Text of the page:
5 tips for photographing a moving subject

Nos modèles ne restent pas toujours sagement immobiles. Malheureusement, ça se traduit souvent par des photos floues. Pour éviter que ça se produise, il suffit de suivre ces cinq conseils de pros.

5 conseils pour photographier un sujet en mouvement

Be ready to seize the moment

The first rule to capturing a moving subject: you must be ready at all times. Make sure the camera is turned on and at hand with the lens cap off and the appropriate setting for current light conditions.

It’s also a good idea to set up your frame. Think about what you want in the background of the shot and position yourself accordingly. Because while a sharp photo is nice, a good composition is even better!

Be ready to seize the moment

Keep a steady hand

Remaining steady is essential to avoid blurring, especially when the subject is in motion. If your subject is moving while you are also moving, it’ll be next to impossible to get a clean shot. It’s even more difficult when you’re counting on your reflexes to shoot a quickly moving subject at the perfect moment. A little movement when shooting is all it takes for the image to turn out blurry.

While your camera may have an integrated image stabilizer, nothing beats a good tripod. There’s nothing more stable. If you haven’t got one, you can still try to make yourself as motionless as possible by holding your camera with both hands (one on the body, the other on the lens) and pressing your elbows to your body.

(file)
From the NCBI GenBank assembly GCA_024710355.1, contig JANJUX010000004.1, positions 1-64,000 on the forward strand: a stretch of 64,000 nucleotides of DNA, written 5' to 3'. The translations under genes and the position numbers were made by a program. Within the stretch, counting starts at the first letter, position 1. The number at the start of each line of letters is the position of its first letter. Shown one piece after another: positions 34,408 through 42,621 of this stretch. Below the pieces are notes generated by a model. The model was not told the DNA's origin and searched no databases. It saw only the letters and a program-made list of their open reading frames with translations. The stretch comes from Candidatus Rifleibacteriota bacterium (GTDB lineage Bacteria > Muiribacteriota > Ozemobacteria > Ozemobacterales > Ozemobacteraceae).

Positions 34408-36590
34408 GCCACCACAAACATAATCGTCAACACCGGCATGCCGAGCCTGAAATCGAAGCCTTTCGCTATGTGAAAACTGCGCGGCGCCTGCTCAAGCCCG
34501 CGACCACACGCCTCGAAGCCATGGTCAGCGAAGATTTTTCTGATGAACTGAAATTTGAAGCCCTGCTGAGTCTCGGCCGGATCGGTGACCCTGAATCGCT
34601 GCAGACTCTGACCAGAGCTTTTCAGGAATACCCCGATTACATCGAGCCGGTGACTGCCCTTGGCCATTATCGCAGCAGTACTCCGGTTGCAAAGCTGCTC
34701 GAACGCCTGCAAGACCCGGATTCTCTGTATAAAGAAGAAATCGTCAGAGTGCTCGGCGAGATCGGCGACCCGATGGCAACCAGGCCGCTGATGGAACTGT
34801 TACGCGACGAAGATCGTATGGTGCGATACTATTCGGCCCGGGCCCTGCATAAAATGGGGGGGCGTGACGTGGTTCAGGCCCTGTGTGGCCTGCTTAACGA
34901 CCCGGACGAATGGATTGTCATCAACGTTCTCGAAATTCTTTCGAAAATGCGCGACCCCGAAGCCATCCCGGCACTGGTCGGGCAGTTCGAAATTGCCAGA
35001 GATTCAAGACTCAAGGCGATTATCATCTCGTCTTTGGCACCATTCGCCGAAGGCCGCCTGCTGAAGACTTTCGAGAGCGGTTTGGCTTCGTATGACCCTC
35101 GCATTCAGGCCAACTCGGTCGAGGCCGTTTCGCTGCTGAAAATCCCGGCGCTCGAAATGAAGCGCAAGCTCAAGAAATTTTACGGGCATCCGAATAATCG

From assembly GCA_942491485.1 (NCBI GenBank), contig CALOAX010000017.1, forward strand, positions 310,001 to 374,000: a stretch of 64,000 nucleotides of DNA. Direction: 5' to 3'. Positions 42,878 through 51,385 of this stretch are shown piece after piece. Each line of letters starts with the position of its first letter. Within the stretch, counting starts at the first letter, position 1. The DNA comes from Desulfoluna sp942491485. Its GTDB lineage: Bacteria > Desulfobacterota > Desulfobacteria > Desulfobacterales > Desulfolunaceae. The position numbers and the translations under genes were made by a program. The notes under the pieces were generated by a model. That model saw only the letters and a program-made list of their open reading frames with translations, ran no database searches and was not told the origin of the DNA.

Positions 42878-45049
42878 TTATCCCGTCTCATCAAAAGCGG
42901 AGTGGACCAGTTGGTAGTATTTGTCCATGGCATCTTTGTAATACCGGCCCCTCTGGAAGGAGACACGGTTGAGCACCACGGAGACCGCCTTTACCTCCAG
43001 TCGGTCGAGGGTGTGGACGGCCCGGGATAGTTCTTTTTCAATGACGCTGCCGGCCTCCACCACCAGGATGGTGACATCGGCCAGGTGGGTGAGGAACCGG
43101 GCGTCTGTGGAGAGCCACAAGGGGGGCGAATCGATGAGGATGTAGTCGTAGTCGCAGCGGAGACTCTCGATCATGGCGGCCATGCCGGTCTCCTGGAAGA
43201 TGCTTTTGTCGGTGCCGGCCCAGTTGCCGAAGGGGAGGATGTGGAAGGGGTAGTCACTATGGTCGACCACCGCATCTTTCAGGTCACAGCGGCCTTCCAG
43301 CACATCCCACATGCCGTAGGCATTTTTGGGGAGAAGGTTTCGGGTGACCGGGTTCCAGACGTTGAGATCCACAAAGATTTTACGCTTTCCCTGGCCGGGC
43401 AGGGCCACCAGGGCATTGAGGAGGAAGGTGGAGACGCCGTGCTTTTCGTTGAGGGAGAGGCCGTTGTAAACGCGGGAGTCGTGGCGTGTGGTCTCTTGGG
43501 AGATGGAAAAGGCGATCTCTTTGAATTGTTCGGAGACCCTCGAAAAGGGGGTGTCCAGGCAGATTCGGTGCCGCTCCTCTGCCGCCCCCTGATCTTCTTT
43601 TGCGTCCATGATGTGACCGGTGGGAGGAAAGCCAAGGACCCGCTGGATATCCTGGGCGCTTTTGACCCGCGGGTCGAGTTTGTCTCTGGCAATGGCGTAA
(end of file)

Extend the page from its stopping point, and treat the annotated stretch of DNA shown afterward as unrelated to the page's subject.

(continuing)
Set the shutter speed

When taking action shots, your shutter speed is the number one setting you need to master. The shutter speed is the amount of time you allow light to pass through your camera’s sensor.

To freeze your subject’s movement, you need to increase your shutter speed. The faster your subject is moving, the faster the shutter speed. For example, to photograph a speeding car, you’ll want a shutter speed of 1/2000. For a running child, 1/500. For a person walking, 1/250

Set the shutter speed

Play with effects

Blurriness is not necessarily bad for a photo, especially if you like this effect. It can help give a sense of movement or speed, resulting in very lively shots.

To do so, simply set your camera to a low shutter speed. By opting for a lower speed (e.g. 1/50), you can get a sharp photo while producing a blur effect in some areas. For instance, a child’s arms as they throw water into a swimming pool.

Use automatic modes

For moving subjects, using auto focus can be much more effective than manually focusing. And if setting your camera manually seems painstaking to you, you can always choose Action or Sports mode. These modes’ auto shutter speed and auto focus features will give you sharper images. You may also want to try your camera’s Burst mode to get that perfect shot.

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5 tips for photographing a moving subject

Your models won’t always stay perfectly still for you to take their picture. And, unfortunately, a moving subject often results in a blurry image. Follow these five pro tips for sharp action shots.
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